Much like Joe Beef, the menu at  Liverpool House changes regularly with seasonality and Liverpool Foie Grasinspiration. Giant blackboards dominate a majority of the restaurant’s walls listing specials, current cheese offerings, and a wine selection that would make a Frenchman drunk just reading it. The dining room is more ‘survivalist uncle’s living room’ than ‘fine dining mecca’. Wood-paneled walls, stuffed deer heads, and various eclectic pieces of nostalgic knickknacks. The tiny, two room restaurant is packed the night of our reservation and as we wait for our table to be cleared, we all start taking mental notes of the dishes that pass through from the kitchen to the dining room and what looks and smells the best. We start our meal with a sinfully large portionLiverpool Oysters of foie gras served with a Prosecco gelee and warm, fresh bread. The foie is rich, buttery, smooth, and incredibly fatty. When the cool foie meets the warm bread it truly becomes one of life’s greatest pleasures. Perhaps the controversial preparation of foie gras has us straying further and further from God’s light, but I’d rather be a sinner anyways. We also order a half dozen oysters from different parts of the Eastern Canadian coast to start. I am reminded that I Liverpool Crab Spaghettiam in French country when I see my cocktail sauce has been replaced with freshly grated horseradish and mignonette sauce but I am too busy slurping away and enjoying the salty sweet liqueur to mind. Our other started is a light and creamy pappardelle pasta tossed with snow crab meat and fresh garden peas.  The pasta is freshly made in house and has a wonderfully toothsome texture that soaks up the cream and crab sauce. There are large, sizable, generous chunks of seasoned snow crab mixed into the pasta that add an ocean saltiness to the rich cream.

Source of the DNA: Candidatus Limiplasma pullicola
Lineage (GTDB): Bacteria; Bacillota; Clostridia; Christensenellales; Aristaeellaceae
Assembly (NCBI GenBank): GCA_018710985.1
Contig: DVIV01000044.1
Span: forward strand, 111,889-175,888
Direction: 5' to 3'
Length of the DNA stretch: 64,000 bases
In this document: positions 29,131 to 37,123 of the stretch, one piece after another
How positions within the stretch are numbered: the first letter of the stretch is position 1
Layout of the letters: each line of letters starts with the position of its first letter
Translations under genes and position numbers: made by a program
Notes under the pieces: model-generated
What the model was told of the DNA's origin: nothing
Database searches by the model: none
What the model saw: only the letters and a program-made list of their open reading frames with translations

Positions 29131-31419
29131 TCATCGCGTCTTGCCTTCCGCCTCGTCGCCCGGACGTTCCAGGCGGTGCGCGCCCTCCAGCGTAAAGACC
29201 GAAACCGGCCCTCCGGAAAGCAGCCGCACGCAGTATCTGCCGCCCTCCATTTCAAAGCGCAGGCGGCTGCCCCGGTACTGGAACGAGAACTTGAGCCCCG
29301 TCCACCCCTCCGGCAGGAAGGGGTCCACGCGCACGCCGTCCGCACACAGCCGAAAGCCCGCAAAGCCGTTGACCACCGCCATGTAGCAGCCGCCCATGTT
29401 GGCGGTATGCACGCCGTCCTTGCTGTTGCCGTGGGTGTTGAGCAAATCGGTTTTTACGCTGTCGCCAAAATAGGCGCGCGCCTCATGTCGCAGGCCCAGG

We each order separate entrees with the firm understanding that we will be sharing all three amongst each other. My friend orders the lobster spaghetti which is an all-time Liverpool Lobsterfavorite and classic staple of both Joe Beef and Liverpool house. A generous portion of fresh spaghetti is tossed in a rich and creamy tomato based sauce that is super infused with the flavor of lobster and served with two whole cracked claws.  The tail meat is chopped and mixed into the dish. This is one of the most essential dishes of the restaurant and I highly recommend any newcomer first makes sure to order this for the table. Liverpool House is very particular to ensure that the seafood is always fresh, local, and meaty. It takes little to no effort to get into the pre-cracked claws and extract whole, juicy, tantalizing pieces of claw meat. Her husband orders the half roast chicken served on top of roasted vegetables and a cream of leek sauce. I had a portion of the breast, which I normally do not enjoy because it can become too dry, but this piece was Liverpool Chickensuperbly moist and tender, with a delicately crisp skin crackling with flavor. The chicken’s natural juices were still captured inside the meat and burst when you bit into it. Being the unrepentant carnivore, I wanted to try one of their specials, which was a horse filet wrapped in bacon served with radish, foie gras mousse (because why not have extra foie on everything), and a peppercorn sauce. This was my first experience with horse and I have to tell you, it would be a huge shame if people thought of horses as too domesticated to be considered a viable meat source. There are very many otherLiverpool Horse portions of the world who regularly eat horse meat and I can see why. It is tender, lean, has a wonderful flavor, and is incredibly juicy. The horse filet was treated just like a large steak would be, seared and done to just medium rare with fatty smokey bacon wrapped around to add extra flavor. Mixing the foie gras mousse with the vegetables on top made for an excellent accompaniment. Liverpool House’s wine selection is also top notch, Old World producers and our waiter recommended a wonderfully spicy merlot to pair with my filet.